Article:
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Posted 03-19-2014 01:36 PM
(3307 views)

I am converting SAS OPTMODEL codes to SAS/IML, though I am not familiar with both. OPTMODEL is easy to understand but I know IML is much more powerful.

If in OPTMODEL, the variable is defined a matrix, it's easy to write constraint, such as x[i,j]-x[i,j+1]>=0.01.

How can I write the constraint in IML? The online example shows how to write constraint if the variable is a vector, I am not sure how to write when we are dealing with a matrix.

for example, how to convert x[i,j]-x[i,j-1]>=0.01?

Thanks

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What an interesting question! I haven't done this before, but I think you have two options.

1) Put the contraint as part of the objective function. You can add a penalty to the objective function to penalize solutions that do not satisfy the constraint. For example, the following function returns 0 when x>a and is quadratic when x<a. You can then use the sum-of-squares of the penalized matrix as a penalty function:

proc iml;

start Penalty(m, a);

v = m-a;

return( choose(v>0, 0, v##2) );

finish;

x = j(4,6,1); call randseed(1); call randgen(x,"normal");

/* add lines like these to objective function to penalize elements when x[i,j]-x[i,j+1]>=0.01 */

d = x[,1:ncol(x)-1] - x[,2:ncol(x)];

p = ssq(penalty(d, 0.01));

print p;

2) The BLC matrix (which stands for "boundary and linear constraints") can be used to specify constraints on adjacent elements of x. Look at the segment of the IML documentation

"Nonlinear Optimization Examples"--> "Details"--> "Parameter Constraints"

You would treat the elements of the matrix as if they were a vector (in row-major order).

Personally, I like the constraint approach.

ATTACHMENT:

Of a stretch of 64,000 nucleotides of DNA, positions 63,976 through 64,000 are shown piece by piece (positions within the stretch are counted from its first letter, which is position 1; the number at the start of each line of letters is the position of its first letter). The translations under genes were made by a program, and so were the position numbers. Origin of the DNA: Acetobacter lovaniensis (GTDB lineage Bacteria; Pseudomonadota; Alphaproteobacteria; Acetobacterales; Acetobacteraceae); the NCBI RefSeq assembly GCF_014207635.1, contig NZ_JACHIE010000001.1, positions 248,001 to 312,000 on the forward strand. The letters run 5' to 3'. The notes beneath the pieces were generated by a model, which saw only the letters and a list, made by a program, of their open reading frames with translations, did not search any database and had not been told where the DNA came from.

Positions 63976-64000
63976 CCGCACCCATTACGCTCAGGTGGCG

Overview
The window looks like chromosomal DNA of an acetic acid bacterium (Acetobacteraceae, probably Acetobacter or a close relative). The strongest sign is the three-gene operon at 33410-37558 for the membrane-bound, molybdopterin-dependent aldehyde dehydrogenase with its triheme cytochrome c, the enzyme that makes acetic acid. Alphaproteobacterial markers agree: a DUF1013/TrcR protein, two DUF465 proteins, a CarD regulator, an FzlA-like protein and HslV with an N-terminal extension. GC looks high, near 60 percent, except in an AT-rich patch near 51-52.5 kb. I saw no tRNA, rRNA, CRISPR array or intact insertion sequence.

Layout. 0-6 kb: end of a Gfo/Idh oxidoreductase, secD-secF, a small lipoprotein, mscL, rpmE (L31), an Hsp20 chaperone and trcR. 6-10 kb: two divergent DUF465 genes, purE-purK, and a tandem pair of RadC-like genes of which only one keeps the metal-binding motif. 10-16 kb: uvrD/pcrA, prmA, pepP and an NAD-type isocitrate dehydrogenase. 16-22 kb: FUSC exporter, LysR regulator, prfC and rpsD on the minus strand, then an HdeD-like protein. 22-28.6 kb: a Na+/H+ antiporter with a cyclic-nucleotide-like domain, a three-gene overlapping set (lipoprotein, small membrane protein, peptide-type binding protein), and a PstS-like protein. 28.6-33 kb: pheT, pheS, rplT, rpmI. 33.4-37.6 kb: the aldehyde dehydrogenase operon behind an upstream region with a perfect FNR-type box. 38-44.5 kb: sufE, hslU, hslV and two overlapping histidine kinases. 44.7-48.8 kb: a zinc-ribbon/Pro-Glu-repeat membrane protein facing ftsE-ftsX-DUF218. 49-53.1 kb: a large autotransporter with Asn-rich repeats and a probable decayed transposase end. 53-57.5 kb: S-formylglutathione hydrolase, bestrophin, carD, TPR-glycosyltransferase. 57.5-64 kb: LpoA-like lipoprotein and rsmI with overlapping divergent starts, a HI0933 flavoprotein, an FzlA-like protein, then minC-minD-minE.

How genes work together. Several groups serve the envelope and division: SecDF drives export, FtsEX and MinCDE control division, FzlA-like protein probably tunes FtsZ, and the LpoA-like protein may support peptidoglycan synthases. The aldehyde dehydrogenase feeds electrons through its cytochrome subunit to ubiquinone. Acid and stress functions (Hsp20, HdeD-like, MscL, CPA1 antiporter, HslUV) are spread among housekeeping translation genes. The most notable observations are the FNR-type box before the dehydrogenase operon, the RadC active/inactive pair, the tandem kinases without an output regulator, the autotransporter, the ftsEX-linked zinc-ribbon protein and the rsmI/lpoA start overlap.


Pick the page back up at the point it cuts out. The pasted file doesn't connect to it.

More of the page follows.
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Thank you so much.

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What an interesting question! I haven't done this before, but I think you have two options.

1) Put the contraint as part of the objective function. You can add a penalty to the objective function to penalize solutions that do not satisfy the constraint. For example, the following function returns 0 when x>a and is quadratic when x<a. You can then use the sum-of-squares of the penalized matrix as a penalty function:

proc iml;

start Penalty(m, a);

v = m-a;

return( choose(v>0, 0, v##2) );

finish;

x = j(4,6,1); call randseed(1); call randgen(x,"normal");

/* add lines like these to objective function to penalize elements when x[i,j]-x[i,j+1]>=0.01 */

d = x[,1:ncol(x)-1] - x[,2:ncol(x)];

p = ssq(penalty(d, 0.01));

print p;

2) The BLC matrix (which stands for "boundary and linear constraints") can be used to specify constraints on adjacent elements of x. Look at the segment of the IML documentation

"Nonlinear Optimization Examples"--> "Details"--> "Parameter Constraints"

You would treat the elements of the matrix as if they were a vector (in row-major order).

Personally, I like the constraint approach.

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Thank you very much.

I will take a look at the option 1.

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Hi Rick,

Thanks for your reply. I watched your video on youtube awhile ago and I am following your blog now.

I prefer your option 1 and already did some initial work. I think it's easy to use penalty function.

I have a followup question:

in OPTMODEL, the constraint is x[i,j]-x[i,j+1]>=0.01, however i is from 1 to nrow(x), but j is from** i,** instead of **1.**

How can I do it in one statement?

Thanks